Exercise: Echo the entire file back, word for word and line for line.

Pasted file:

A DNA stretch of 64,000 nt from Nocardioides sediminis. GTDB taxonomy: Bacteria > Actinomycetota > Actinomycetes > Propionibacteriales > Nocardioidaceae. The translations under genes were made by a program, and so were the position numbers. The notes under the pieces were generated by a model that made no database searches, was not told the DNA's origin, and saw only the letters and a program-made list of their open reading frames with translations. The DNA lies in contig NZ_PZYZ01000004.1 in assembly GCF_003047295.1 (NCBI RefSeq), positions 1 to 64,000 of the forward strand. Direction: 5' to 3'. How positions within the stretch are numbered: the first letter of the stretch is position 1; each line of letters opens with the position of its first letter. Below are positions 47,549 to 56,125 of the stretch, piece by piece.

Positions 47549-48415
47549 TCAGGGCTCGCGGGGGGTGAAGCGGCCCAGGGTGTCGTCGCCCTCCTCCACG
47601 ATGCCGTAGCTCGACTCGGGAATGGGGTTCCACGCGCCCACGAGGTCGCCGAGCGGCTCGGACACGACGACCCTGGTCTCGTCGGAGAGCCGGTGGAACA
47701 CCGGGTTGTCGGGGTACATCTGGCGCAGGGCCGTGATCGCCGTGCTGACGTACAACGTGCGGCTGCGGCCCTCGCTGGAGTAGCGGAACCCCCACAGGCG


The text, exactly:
A DNA stretch of 64,000 nt from Nocardioides sediminis. GTDB taxonomy: Bacteria > Actinomycetota > Actinomycetes > Propionibacteriales > Nocardioidaceae. The translations under genes were made by a program, and so were the position numbers. The notes under the pieces were generated by a model that made no database searches, was not told the DNA's origin, and saw only the letters and a program-made list of their open reading frames with translations. The DNA lies in contig NZ_PZYZ01000004.1 in assembly GCF_003047295.1 (NCBI RefSeq), positions 1 to 64,000 of the forward strand. Direction: 5' to 3'. How positions within the stretch are numbered: the first letter of the stretch is position 1; each line of letters opens with the position of its first letter. Below are positions 47,549 to 56,125 of the stretch, piece by piece.

Positions 47549-48415
47549 TCAGGGCTCGCGGGGGGTGAAGCGGCCCAGGGTGTCGTCGCCCTCCTCCACG
47601 ATGCCGTAGCTCGACTCGGGAATGGGGTTCCACGCGCCCACGAGGTCGCCGAGCGGCTCGGACACGACGACCCTGGTCTCGTCGGAGAGCCGGTGGAACA
47701 CCGGGTTGTCGGGGTACATCTGGCGCAGGGCCGTGATCGCCGTGCTGACGTACAACGTGCGGCTGCGGCCCTCGCTGGAGTAGCGGAACCCCCACAGGCG